eTable 1. ICD-9-CM codes used to build the study cohort.
eTable 2. Characteristics of Patients Hospitalized for Aortic Valve Surgery, 1999-2011
eTable 3. Hospitalization Rates for Aortic Valve Surgery, 1999-2011
eTable 4. Age-sex-race-adjusted annual trends in rates of aortic valve replacements, overall and by subgroups
eTable 5. Outcomes of Aortic Valve Surgery, 1999-2011
eTable 6. Age-sex-race-comorbidity-adjusted annual trends in 30-day mortality rates of aortic valve replacements, overall and by subgroups
eTable 7. Age-sex-race-comorbidity-adjusted annual trends in 1-year mortality rates of aortic valve replacements, overall and by subgroups
eTable 8. Age-sex-race-comorbidity-adjusted annual trends in 30-day readmission rates of aortic valve replacements, overall and by subgroups
eTable 9. Trends in the type of aortic valve replacement and utilization of concomitant coronary artery bypass graft surgery, 1999-2011
eFigure. Annual Change Rates in Procedure, Mortality, and Readmission
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Barreto-Filho JA, Wang Y, Dodson JA, et al. Trends in Aortic Valve Replacement for Elderly Patients in the United States, 1999-2011. JAMA. 2013;310(19):2078–2084. doi:10.1001/jama.2013.282437
There is a need to describe contemporary outcomes of surgical aortic valve replacement (AVR) as the population ages and transcatheter options emerge.
To assess procedure rates and outcomes of surgical AVR over time.
Design, Setting, and Participants
A serial cross-sectional cohort study of 82 755 924 Medicare fee-for-service beneficiaries undergoing AVR in the United States between 1999 and 2011.
Main Outcomes and Measures
Procedure rates for surgical AVR alone and with coronary artery bypass graft (CABG) surgery, 30-day and 1-year mortality, and 30-day readmission rates.
The AVR procedure rate increased by 19 (95% CI, 19-20) procedures per 100 000 person-years over the 12-year period (P<.001), with an age-, sex-, and race-adjusted rate increase of 1.6% (95% CI, 1.0%-1.8%) per year. Mortality decreased at 30 days (absolute decrease, 3.4%; 95% CI, 3.0%-3.8%; adjusted annual decrease, 4.1%; 95% CI, 3.7%- 4.4%) per year and at 1 year (absolute decrease, 2.6%; 95% CI, 2.1%-3.2%; adjusted annual decrease, 2.5%; 95% CI, 2.3%-2.8%). Thirty-day all-cause readmission also decreased by 1.1% (95% CI, 0.9%-1.3%) per year. Aortic valve replacement with CABG surgery decreased, women and black patients had lower procedure and higher mortality rates, and mechanical prosethetic implants decreased, but 23.9% of patients 85 years and older continued to receive a mechanical prosthesis in 2011.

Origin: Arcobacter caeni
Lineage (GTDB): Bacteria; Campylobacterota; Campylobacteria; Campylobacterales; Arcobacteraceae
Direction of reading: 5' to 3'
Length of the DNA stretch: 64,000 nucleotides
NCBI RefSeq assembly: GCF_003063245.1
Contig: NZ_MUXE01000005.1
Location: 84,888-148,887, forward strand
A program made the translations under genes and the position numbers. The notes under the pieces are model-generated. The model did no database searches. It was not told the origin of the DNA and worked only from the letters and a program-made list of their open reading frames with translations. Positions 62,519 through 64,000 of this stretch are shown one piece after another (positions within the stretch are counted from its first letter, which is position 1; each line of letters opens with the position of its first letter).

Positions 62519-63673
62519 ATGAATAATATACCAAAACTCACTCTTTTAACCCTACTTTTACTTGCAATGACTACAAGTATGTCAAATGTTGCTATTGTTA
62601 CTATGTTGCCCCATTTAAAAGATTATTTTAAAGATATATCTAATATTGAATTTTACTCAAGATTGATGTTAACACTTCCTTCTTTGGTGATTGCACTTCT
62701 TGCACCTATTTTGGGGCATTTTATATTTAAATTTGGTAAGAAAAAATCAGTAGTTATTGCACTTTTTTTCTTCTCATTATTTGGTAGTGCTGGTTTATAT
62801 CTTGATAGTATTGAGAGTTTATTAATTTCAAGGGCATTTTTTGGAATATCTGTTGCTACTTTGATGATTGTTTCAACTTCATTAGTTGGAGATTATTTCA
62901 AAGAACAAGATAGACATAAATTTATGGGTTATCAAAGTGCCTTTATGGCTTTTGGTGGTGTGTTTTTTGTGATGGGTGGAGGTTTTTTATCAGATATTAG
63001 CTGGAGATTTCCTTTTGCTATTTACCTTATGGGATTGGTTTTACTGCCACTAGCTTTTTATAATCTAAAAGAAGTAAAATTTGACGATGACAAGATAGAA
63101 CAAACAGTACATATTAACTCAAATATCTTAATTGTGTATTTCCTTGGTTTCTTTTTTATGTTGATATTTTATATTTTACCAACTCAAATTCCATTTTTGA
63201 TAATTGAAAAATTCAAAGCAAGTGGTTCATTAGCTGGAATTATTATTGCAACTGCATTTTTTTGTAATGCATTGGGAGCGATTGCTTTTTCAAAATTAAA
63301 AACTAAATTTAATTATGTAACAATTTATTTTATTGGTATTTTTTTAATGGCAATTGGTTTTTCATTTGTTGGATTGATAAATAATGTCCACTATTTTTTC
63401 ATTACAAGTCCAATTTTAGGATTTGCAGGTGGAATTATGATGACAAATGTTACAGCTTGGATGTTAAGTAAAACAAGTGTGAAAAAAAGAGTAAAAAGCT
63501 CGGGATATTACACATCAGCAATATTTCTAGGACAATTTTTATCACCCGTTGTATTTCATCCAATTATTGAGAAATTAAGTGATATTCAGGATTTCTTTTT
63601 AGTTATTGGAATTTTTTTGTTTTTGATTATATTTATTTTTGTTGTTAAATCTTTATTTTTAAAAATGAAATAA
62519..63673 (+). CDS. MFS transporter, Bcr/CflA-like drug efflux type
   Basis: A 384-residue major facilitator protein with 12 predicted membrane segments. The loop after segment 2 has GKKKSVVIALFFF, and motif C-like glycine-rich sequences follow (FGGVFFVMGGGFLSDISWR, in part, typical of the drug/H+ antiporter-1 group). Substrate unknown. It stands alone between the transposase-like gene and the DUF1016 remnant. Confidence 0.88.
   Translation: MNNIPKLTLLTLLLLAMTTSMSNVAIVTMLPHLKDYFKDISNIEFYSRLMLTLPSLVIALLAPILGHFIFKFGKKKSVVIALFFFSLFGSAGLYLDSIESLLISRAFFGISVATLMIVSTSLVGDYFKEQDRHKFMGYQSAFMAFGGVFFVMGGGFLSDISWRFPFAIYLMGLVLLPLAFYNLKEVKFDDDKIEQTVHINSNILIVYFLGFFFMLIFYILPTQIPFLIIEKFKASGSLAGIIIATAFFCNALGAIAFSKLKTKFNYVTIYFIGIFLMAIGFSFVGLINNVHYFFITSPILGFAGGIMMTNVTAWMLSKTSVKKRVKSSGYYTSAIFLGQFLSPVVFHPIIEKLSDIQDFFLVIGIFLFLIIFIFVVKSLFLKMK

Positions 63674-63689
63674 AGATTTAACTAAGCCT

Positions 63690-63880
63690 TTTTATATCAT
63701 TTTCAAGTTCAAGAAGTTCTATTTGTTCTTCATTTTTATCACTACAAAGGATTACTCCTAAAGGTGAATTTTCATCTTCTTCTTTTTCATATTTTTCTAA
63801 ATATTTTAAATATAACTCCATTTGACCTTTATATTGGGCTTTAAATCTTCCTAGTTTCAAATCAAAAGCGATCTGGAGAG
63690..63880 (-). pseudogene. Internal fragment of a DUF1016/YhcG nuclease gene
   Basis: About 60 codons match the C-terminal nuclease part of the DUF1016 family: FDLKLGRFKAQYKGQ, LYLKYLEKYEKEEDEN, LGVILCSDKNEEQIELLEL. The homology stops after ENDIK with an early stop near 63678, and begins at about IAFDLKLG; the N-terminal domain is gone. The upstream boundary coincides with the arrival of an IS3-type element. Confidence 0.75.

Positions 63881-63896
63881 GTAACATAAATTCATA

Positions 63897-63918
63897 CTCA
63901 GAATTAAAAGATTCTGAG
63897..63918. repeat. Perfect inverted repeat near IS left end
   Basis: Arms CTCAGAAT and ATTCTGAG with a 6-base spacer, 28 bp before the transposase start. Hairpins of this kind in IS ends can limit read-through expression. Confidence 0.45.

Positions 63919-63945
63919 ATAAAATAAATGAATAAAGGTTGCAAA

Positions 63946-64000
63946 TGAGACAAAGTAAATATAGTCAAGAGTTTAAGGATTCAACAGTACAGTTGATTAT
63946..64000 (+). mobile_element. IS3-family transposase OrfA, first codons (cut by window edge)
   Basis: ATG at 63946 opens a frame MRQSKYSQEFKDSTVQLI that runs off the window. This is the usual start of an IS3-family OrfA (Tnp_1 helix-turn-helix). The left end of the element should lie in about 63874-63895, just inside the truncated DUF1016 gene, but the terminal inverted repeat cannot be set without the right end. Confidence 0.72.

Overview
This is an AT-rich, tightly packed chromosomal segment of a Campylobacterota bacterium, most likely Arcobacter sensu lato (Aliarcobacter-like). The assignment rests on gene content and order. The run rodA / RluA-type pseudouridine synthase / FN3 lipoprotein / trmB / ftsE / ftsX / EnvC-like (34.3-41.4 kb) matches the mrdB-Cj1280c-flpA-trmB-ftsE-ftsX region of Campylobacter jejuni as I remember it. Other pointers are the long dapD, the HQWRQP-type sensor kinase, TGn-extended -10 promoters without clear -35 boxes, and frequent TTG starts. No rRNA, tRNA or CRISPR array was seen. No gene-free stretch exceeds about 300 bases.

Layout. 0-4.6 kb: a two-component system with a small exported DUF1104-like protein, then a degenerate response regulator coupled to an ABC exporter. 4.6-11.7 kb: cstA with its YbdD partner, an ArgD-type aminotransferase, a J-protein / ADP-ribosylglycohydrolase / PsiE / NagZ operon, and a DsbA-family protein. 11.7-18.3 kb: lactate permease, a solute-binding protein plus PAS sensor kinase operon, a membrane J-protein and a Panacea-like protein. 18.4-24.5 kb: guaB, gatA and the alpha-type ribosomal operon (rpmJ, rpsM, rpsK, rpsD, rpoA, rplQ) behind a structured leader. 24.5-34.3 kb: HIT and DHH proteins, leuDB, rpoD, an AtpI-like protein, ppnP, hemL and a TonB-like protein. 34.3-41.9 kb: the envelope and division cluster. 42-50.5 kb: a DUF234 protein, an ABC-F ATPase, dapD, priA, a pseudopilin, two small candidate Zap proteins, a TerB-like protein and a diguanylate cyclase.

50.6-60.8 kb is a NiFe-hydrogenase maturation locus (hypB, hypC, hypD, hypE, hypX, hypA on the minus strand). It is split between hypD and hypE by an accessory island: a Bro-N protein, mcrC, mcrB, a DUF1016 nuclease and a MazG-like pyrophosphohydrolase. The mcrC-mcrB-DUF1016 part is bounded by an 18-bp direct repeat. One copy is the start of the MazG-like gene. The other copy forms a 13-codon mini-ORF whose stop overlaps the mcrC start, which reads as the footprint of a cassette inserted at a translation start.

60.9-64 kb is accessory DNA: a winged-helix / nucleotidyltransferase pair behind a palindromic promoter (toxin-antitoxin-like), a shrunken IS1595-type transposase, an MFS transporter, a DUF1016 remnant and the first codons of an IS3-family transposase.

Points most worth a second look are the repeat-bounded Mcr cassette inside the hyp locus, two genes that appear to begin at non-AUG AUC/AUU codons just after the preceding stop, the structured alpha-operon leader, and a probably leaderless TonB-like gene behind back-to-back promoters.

Conclusions and Relevance
Between 1999 and 2011, the rate of surgical AVR for elderly patients in the United States increased and outcomes improved substantially. Medicare data preclude the identification of the causes of the findings and the trends in procedure rates and outcomes cannot be causally linked. Nevertheless, the findings may be a useful benchmark for outcomes with surgical AVR for older patients eligible for surgery considering newer transcatheter treatments.
Aortic valve disease in the United States is a major cardiovascular problem that is likely to grow as the population ages.1-5 Aortic valve replacement is the standard treatment even for very elderly patients despite its risks in this age group.6 With transcatheter aortic valve replacement emerging as a less invasive option,7-9 contemporary data from real-world practice are needed to provide a perspective on the outcomes that are being achieved with surgery.
Changes in practice during the past decade are partly due to growing recognition that the benefits of aortic valve replacement extend to extremes in patient age.10,11 There is also a recommendation for consideration of earlier, preemptive aortic valve replacement in selected asymptomatic patients12 and strong guidance that bioprostheses rather than mechanical valves be used for patients 65 years or older.13,14 There is also uncertainty about the benefit of performing coronary artery bypass graft (CABG) surgery during aortic valve replacement in patients with stable coronary disease.8,15,16 Previous studies have indicated that rates of aortic valve replacement are increasing and outcomes are improving17-20 but do not provide population-based rates and long-term follow-up.17-20
We therefore studied aortic valve replacement among Medicare fee-for-service beneficiaries between 1999 and 2011. We calculated trends in rates of surgical aortic valve replacement and outcomes defined as mortality, readmission, and length of stay. In addition, we compared the outcomes of patients who had CABG surgery and aortic valve replacement with those who had replacement alone and assessed rates of use of mechanical prostheses, which generally are not recommended for patients 65 years or older in the absence of another reason for anticoagulation.21,22 Because variation in patterns of care and outcomes across subgroups may indicate opportunities for quality improvement, we also calculated these trends by age, sex, and race.